Stacy Sullivan is Having “A Good Day”
by Alix Cohen
Just before the curtain went up at The Boston Court Theater in Pasadena, Stacy Sullivan got word that Holly Foster Wells, Vice President of Peggy Lee Associates, LLC and Miss Lee’s granddaughter, would be in the audience for her Peggy Lee tribute It’s A Good Day. A particularly intriguing review had popped up on Holly’s Google alert for all things Peggy Lee and she’d booked tickets. “I was terrified and honored.” At the end of the performance, Holly thanked Stacy with tears in her eyes.
Stacy started doing family concerts when she was five. By the time she stepped back to be an almost full time mother—“I missed my son’s first day at pre‐school”—the lyric coloratura had professional experience in operetta, stage musicals, film, and television. Sister KT saw to it Stacy kept her hand in with a few cabaret shows a year. She also made five CDs featuring gospel, country, pop, classical “then I saw Shirley Horn” and jazz.
“When I was pregnant with my daughter, I did a show with Paul Horner who co‐wrote with Peggy Lee and co‐wrote the musical Peg. I fell in love with her as a songwriter. ‘Angels on Your Pillow,’ with which I ended that show, became one of my favorite songs.”
“Angels on Your Pillow” is what my grandmother would say to my mom at bedtime. It’s what my mom said to us kids at bedtime and also what I say to my kids at bedtime. It is such a meaningful phrase to our family, we had it engraved on my grandmother’s memorial marker.”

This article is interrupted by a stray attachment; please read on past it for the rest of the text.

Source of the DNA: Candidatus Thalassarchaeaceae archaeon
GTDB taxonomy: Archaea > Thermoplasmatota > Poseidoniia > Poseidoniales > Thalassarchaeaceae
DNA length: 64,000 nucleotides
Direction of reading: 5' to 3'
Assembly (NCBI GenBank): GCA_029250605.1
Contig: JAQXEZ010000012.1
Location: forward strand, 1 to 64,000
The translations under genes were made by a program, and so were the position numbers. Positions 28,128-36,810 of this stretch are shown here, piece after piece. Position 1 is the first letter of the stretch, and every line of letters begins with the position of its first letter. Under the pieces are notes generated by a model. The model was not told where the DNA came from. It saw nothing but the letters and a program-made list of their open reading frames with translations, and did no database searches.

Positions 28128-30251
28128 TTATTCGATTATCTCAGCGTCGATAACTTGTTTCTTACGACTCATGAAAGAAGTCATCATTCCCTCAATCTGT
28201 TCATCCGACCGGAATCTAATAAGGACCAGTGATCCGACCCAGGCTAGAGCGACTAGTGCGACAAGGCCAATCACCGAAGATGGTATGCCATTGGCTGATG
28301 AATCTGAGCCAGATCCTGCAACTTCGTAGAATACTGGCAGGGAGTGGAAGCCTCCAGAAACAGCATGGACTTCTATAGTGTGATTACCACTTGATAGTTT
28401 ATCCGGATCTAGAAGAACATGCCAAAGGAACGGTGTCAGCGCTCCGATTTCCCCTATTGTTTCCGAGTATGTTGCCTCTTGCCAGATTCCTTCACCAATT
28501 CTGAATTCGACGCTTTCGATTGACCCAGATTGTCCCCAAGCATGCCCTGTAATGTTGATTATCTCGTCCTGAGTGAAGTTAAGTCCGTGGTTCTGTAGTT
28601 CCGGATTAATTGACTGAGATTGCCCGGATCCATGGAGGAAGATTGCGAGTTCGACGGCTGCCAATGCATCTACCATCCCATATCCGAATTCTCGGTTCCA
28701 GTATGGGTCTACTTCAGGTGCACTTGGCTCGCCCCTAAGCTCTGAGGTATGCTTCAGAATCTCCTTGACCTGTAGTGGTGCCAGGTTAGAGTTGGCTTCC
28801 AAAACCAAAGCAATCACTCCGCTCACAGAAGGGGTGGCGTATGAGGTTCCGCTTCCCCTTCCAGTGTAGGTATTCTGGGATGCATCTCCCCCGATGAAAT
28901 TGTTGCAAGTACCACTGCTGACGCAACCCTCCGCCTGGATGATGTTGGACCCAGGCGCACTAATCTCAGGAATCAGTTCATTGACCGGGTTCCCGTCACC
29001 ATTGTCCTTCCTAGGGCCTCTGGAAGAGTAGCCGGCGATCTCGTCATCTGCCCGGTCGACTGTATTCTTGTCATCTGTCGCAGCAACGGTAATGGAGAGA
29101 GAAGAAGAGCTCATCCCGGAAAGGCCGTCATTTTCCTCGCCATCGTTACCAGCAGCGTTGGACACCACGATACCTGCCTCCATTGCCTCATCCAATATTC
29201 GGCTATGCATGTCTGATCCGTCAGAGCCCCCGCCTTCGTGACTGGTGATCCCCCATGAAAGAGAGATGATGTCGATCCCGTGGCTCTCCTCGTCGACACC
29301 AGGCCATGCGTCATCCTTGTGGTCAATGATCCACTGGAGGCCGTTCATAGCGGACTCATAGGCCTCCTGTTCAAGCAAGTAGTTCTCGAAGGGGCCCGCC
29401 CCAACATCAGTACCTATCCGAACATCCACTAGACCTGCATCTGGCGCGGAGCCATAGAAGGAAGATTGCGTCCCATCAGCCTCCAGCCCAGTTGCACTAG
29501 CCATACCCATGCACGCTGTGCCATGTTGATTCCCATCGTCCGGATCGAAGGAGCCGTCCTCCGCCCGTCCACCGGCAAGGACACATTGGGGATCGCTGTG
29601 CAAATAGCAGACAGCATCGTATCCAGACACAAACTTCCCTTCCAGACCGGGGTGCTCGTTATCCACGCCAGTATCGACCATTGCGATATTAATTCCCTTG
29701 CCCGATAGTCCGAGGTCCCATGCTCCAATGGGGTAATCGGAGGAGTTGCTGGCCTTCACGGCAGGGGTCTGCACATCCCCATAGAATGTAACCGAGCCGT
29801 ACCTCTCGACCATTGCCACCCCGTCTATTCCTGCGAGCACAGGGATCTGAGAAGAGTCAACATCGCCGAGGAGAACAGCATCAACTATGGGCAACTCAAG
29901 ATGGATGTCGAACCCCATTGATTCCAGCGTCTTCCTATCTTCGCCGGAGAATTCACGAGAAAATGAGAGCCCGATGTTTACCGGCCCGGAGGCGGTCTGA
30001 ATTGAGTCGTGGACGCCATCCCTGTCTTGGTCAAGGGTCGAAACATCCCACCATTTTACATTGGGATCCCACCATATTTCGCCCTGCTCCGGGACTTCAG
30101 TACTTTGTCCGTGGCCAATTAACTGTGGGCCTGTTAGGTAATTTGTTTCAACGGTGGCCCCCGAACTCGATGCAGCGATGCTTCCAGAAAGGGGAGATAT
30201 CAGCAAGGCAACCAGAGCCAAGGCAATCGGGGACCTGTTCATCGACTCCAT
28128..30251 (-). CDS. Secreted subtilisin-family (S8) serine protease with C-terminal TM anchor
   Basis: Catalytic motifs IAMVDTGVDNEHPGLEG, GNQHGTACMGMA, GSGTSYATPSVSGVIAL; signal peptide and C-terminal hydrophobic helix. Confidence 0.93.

Fifteen years later, Sydney Meyer, performer and booking agent for Don’t Tell Mama, encountered Stacy at a benefit and told her: “There’s something about you—I don’t know what it is, but you should do Peggy Lee.” As Meyer had been an ardent fan of the icon, Stacy took note. It was one of those moments.
She started researching Lee and discovered curious connections: “I found out she was the seventh of eight children, like me.” Stacy was raised in rural Oklahoma, Lee in rural North Dakota. “She loved messing with arrangements so people would hear it in a new way which is something I’ve always loved to do.” A less likely crossover is Stacy’s affiliation with The Church of Religious Science, “Many paths, one God,” a philosophy she came across by accident having abandoned her Southern Baptist upbringing when she felt they had turned their focus “from love to exclusion.”